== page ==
Welcome to Talking Precision Medicine (TPM podcast) — the podcast in which we discuss the future of healthcare and health technology, and how advances in data and data science are fueling the next industrial revolution. 

Today we turn the mic around, as our guest Adam Stasio hosts an excellent podcast of his own. Adam’s day job, however, is running SciMed, a boutique life sciences software development company. Adam and Genialis CEO Rafael Rosengarten discuss the state of scientific software, the importance of agility and communication, and approaches to building a lasting company culture.

Come on in and have a listen.

 

Links:

Episode highlights:

SciMed: How Software Development and Science Meet to Solve Biomedical Problems

  • SciMed is a software development company that creates innovative products for biomedical startups and life science companies. 
  • Their projects include software development for data management and analysis in various fields, such as vaccine development, biology, immunology, 3D surgical implantation, molecular diagnostics, cancer care, mental health care, microbiology, and crop genetics.
  • Their clients are mostly universities, university hospital systems, university research teams, and private biotech companies.

“My mission really, is just to have a great place to work and to do a great job for our clients. I want happy employees and happy clients, and a good work environment. And so in a way, it doesn’t matter to me what our clients need or what our employees need. My job is to figure out how to get them done.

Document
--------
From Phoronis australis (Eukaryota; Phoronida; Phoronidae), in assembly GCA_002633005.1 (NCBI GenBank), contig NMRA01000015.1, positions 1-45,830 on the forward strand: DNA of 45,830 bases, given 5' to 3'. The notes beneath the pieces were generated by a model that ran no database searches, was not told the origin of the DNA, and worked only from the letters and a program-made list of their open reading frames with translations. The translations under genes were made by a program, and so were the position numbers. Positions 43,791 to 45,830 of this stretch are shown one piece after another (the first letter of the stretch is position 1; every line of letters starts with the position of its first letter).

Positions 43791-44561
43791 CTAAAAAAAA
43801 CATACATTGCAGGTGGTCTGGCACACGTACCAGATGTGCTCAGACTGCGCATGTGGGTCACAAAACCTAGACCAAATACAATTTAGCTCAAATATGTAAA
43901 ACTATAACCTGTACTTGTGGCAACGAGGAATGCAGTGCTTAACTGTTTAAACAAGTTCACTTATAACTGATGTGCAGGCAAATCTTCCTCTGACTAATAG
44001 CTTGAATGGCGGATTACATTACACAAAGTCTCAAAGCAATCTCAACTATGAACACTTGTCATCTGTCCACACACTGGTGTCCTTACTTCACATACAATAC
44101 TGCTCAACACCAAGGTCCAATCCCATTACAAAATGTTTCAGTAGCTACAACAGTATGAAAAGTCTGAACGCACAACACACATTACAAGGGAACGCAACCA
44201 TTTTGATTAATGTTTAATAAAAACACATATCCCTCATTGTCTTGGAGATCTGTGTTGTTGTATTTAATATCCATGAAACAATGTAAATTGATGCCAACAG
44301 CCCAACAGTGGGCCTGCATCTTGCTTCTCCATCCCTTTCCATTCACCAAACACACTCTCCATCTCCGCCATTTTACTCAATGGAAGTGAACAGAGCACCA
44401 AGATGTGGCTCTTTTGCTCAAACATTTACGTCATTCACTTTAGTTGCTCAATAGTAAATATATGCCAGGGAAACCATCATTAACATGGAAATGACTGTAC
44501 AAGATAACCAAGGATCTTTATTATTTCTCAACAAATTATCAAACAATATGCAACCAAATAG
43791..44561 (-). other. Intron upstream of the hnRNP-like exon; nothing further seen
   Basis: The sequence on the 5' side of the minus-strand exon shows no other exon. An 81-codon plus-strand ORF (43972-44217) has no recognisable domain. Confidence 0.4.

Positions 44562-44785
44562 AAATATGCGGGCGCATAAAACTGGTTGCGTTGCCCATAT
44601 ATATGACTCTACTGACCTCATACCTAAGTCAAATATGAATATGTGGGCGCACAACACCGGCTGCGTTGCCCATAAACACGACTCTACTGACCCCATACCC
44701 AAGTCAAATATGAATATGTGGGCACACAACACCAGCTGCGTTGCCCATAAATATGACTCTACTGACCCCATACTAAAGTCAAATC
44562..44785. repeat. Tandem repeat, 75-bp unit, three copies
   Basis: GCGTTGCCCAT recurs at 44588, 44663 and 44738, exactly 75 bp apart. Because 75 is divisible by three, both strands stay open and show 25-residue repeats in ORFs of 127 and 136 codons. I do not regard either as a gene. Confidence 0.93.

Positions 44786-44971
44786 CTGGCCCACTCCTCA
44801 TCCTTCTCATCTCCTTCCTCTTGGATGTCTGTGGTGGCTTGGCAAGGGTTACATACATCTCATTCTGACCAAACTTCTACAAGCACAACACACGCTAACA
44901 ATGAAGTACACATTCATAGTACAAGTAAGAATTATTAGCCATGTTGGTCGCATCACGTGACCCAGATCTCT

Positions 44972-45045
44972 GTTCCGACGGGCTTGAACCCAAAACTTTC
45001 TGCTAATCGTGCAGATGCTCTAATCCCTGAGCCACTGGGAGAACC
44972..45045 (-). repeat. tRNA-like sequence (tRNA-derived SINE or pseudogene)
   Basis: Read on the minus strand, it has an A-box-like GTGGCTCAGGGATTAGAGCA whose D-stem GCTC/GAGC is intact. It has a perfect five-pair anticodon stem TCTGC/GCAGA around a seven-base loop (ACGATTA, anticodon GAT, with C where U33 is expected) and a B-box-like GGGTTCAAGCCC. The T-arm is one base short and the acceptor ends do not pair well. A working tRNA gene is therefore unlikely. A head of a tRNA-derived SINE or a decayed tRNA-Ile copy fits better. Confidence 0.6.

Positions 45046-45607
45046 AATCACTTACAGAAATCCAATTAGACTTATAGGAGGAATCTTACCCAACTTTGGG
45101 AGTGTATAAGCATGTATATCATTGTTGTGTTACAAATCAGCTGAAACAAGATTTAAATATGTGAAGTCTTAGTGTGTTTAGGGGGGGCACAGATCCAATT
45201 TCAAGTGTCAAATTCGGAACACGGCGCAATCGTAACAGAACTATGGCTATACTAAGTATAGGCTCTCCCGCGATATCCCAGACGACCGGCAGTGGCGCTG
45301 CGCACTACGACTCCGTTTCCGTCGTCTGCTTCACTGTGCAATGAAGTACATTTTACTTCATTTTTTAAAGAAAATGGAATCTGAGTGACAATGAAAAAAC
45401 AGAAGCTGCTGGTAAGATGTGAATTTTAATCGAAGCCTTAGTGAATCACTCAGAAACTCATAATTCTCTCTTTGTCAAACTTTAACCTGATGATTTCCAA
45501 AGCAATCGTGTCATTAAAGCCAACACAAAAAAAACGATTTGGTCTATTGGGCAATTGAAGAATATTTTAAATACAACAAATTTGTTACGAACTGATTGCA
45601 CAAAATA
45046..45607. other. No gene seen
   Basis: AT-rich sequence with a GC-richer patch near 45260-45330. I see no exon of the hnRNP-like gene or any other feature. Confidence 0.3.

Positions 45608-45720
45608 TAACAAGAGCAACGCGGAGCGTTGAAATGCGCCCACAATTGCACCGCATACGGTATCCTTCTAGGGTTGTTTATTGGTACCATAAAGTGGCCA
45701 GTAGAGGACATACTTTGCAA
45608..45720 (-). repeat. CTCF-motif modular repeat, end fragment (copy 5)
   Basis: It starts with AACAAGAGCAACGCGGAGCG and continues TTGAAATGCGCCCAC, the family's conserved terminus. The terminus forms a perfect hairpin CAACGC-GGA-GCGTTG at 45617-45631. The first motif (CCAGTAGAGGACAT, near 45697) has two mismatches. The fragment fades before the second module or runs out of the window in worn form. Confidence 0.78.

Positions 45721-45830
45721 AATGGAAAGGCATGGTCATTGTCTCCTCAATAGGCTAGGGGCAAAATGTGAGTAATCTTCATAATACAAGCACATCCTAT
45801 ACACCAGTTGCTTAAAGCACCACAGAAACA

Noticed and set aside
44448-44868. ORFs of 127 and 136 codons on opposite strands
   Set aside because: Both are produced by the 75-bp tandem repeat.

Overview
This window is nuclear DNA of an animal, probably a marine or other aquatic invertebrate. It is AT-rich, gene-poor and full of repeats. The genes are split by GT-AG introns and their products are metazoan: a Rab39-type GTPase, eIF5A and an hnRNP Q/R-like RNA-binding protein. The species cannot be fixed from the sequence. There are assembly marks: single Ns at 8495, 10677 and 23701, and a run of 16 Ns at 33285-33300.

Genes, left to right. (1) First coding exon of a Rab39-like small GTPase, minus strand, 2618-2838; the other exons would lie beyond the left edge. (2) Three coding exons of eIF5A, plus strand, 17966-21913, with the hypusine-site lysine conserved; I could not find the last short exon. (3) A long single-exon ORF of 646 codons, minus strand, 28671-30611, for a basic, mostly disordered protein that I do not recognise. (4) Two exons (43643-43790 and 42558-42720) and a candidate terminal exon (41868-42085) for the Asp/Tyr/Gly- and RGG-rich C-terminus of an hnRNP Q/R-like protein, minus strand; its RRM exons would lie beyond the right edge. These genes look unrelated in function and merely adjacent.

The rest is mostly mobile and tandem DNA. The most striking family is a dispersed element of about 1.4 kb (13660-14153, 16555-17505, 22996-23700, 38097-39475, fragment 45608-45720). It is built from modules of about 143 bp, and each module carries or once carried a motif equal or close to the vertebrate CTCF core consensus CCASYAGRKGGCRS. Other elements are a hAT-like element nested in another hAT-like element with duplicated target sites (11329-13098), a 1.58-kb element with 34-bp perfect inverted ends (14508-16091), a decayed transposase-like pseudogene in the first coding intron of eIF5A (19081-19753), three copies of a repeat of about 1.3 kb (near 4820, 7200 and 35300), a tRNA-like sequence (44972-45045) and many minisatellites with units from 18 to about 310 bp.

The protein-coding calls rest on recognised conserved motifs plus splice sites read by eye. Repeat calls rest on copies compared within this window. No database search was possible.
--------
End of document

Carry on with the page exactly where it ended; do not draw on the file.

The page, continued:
So if somebody wants a fence, then I’m going to figure out how to get them a fence. But realistically, we’re helping people solve technical problems primarily through software development and data analysis.”

Building and Enjoying the Atmosphere 

  • Adam Stasio is a software developer with over 15 years of experience solving complex software development challenges and leading development teams.
  • SciMed’s team consists of people with primary background in technology and secondary background or interest in science, as well as some people with science degrees in bioinformatics and related fields.

“It’s very important to me to hire really, really good people. That way, I don’t have to worry about whether they are getting the work done or just fooling around and not paying attention. So I think, in other words, that it’s also a matter of trust. We have a good working relationship. I trust them and they trust me. And then we get the work done.”

  • Adam praises the Research Triangle Park in North Carolina as a one of the top biotech hubs with great universities, projects, and people, and enjoys the small and friendly atmosphere that allows for networking.

Communication And Collaboration With Clients

  • Adam stresses the importance of building reliable and maintainable software systems that can adapt to changes and avoid becoming expensive or obsolete.
  • One way they ensure that the software they develop is maintainable is that the code they produce is easy to read and understand. That can help reduce maintenance costs, reduce bugs and other issues because they try to make it abundantly clear what the code is doing.